Germany 2014 in Review: World Cup Fever Grips Country, Shia Shocks Berlinale
Also, German media giants flexed their muscle with acquisitions abroad, Netflix launched and Sky Deutschland made its moves
The year 2014 was a year of victories in Germany.
The country's soccer team triumphed at the soccer World Cup, the nation's economy plowed forward despite a broader European recession, and Germany's media giants went on a global spending spree.
Even the Berlin Film Festival, while still solidly art-house, was more star-studded than ever, welcoming the likes of George Clooney, Matt Damon, Bill Murray and a paper-bag-wearing Shia LaBeouf.
Here is THR's closer look at the big media and entertainment industry stories of 2014 in Germany:
Facebook recorded the World Cup final as the top global topic of 2014, beating out Ebola in social media discussions. The match also scored in the TV ratings with a peak 14.2 rating for ABC and EPSN, up 13 percent from the 2010 final in South Africa.
Including Spanish-language Univision, a total of 26.5 million U.S. viewers watched the game. In Germany, the game was the single most-watched TV event of all time, with 34.65 million viewers.
Budapest in Berlin
The Grand Budapest Hotel, Wes Anderson's eye-popping romp through Old Europe, got this year's Berlin International Film Festival off to a glitzy start. Berlin's red carpet was full of stars, starting with Budapest's Ralph Fiennes, Murray, Jude Law and Willem Dafoe.
The carpet later in the festival also featured the likes of Clooney, Damon, Cate Blanchett and John Goodman (who attended for the world premiere of Clooney's The Monuments Men) and the sideshow that was LaBeouf with Lars von Trier's Nymphomaniac. LaBeouf completed his very public meltdown, first storming out of a Nymphomaniac press conference, and then donning a paper bag with the words "I Am Not Famous Anymore" written on it to walk the red carpet.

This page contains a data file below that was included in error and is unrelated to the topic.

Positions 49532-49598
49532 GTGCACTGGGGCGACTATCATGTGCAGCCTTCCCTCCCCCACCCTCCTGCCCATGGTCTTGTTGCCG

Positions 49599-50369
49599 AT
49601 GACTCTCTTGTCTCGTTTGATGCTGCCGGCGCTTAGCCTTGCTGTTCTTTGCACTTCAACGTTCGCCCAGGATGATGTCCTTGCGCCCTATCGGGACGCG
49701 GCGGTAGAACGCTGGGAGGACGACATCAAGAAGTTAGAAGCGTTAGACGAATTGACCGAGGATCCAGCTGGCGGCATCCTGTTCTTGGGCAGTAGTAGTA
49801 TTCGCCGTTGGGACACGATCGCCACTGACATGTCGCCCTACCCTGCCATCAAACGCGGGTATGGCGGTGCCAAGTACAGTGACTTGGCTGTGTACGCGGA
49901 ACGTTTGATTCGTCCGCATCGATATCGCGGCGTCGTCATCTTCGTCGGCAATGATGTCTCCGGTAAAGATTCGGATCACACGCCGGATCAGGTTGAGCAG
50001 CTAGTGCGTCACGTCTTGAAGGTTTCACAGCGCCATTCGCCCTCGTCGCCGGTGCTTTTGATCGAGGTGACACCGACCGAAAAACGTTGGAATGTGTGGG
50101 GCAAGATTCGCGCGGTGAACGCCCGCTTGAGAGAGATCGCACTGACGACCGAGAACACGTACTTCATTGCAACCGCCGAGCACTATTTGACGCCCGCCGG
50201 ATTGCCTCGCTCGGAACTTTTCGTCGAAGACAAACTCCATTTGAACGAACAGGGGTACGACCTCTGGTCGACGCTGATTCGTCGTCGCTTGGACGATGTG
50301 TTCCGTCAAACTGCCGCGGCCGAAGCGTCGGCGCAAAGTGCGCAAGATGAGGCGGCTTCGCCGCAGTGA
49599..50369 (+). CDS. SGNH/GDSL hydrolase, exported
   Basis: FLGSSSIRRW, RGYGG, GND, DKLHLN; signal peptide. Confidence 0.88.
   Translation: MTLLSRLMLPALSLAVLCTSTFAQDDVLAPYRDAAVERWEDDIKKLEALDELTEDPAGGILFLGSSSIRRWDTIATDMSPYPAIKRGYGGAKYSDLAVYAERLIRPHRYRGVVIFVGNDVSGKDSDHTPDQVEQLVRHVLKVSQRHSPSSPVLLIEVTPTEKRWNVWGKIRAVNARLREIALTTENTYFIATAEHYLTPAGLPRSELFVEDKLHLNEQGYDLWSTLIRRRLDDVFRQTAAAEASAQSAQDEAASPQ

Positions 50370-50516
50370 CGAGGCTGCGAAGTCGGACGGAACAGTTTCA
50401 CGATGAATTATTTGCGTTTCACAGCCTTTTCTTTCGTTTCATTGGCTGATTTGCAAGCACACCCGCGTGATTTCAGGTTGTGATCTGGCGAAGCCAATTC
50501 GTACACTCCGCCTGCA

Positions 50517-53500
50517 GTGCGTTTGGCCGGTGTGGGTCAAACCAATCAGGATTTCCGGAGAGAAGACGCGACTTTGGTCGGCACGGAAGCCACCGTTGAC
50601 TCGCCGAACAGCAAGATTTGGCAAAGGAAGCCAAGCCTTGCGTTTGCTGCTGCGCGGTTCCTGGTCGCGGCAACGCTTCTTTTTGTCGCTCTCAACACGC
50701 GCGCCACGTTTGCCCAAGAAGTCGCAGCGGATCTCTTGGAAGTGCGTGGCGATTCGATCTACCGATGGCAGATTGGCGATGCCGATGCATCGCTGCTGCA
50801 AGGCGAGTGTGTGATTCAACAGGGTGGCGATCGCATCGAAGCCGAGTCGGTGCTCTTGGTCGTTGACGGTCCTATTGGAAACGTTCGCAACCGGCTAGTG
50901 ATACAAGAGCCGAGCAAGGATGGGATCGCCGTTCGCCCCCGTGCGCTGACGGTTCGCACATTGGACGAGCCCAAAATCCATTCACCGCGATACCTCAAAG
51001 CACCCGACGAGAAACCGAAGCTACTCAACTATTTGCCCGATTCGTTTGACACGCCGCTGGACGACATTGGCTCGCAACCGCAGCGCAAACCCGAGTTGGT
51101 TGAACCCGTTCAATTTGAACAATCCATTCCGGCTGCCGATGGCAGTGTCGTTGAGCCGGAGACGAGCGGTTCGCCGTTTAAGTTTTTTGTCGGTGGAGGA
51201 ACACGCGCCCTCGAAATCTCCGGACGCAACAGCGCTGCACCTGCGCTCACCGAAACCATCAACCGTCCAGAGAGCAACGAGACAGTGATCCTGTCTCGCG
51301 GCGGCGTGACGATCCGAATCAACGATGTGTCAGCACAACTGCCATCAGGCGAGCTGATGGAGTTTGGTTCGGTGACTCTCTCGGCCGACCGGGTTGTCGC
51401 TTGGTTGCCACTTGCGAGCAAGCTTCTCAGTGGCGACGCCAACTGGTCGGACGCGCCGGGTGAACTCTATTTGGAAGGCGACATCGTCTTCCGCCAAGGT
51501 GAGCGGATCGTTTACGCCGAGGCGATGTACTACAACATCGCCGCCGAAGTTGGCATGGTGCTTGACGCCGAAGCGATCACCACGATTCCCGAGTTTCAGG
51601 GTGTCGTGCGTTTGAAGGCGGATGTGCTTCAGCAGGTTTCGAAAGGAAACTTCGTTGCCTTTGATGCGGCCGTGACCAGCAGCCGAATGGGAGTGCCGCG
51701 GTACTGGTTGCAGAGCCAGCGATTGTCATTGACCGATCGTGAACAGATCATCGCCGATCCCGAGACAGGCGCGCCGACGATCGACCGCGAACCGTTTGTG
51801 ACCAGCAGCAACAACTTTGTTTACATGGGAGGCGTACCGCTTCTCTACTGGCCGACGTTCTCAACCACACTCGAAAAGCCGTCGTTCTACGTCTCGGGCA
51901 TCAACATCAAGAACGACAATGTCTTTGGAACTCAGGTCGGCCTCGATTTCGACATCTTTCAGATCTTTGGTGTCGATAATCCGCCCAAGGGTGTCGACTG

The French Takeover
The year 2014 saw another very public collapse in Berlin: that of venerable German film company Senator, which was forced to restructure after booking massive losses. CEO Helge Sasse resigned, and the company eventually merged with French group Wild Bunch.
Another French company, StudioCanal, had a fantastic year in Germany. Rodolphe Buet, head of StudioCanal Germany, extended the company's lucrative Hunger Games-driven output deal with Lionsgate, shuffled his executive team to boost German language production and scored two of the biggest box office hits of the year with The Hunger Games – Mockingjay: Part 1 and StudioCanal-produced kids' film Paddington.
The Germans Are Coming
Bolstered by the still-booming television ad market at home, Germany's media conglomerates began to flex their financial muscle abroad in 2014.
Munich-based ProSiebenSat.1 acquired a majority stake in Say Yes to the Dress producer Half Yard Productions and nabbed equity stakes in two L.A.-based online players, artist networking platform Talenthouse.com and YouTube network Collective Digital Studio.
Murdoch's Sky Makes Its Move
After sinking hundreds of millions into German pay TV platform Sky Deutschland, in 2014 Rupert Murdoch's 21st Century Fox saw the company make its first-ever quarterly profit in the third quarter of the year.
Sky Deutschland also made its first Netflix-size bet on programming, joining up with German public broadcaster ARD to bankroll Babylon Berlin, the ambitious period series from Cloud Atlas director Tom Tykwer.
Topping things off was Fox's mega-deal that saw it selling a majority stake in Sky Deutschland and Italian pay TV company Sky Italia to U.K.-based BSkyB, which was renamed Sky. Fox continues to own a 39 percent stake in Sky. The deal created a European pay TV giant with 20 million subscribers that is now a pan-European player like John Malone's cable giant Liberty Global.
As far as video services go, Netflix also launched in Germany in 2014 and is expected to remain one of the big stories of 2015.